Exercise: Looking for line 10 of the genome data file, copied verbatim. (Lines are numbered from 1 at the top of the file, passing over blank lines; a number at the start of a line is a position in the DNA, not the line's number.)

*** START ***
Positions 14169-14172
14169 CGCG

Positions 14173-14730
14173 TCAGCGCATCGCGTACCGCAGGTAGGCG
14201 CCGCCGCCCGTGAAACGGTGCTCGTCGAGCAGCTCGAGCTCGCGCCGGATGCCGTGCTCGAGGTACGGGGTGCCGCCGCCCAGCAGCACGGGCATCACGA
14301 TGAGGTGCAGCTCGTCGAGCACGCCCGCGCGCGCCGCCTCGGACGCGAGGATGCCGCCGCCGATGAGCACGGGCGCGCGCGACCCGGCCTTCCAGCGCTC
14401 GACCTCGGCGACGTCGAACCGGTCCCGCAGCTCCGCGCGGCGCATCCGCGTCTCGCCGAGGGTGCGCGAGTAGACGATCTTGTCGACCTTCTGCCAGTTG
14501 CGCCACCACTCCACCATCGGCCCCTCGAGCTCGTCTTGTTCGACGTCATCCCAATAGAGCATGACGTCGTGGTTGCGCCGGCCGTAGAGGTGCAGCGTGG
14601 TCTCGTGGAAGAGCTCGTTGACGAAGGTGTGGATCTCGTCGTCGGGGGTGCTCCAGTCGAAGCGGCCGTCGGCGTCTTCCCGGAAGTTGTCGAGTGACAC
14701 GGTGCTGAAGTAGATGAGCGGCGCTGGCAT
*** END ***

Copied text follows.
14701 GGTGCTGAAGTAGATGAGCGGCGCTGGCAT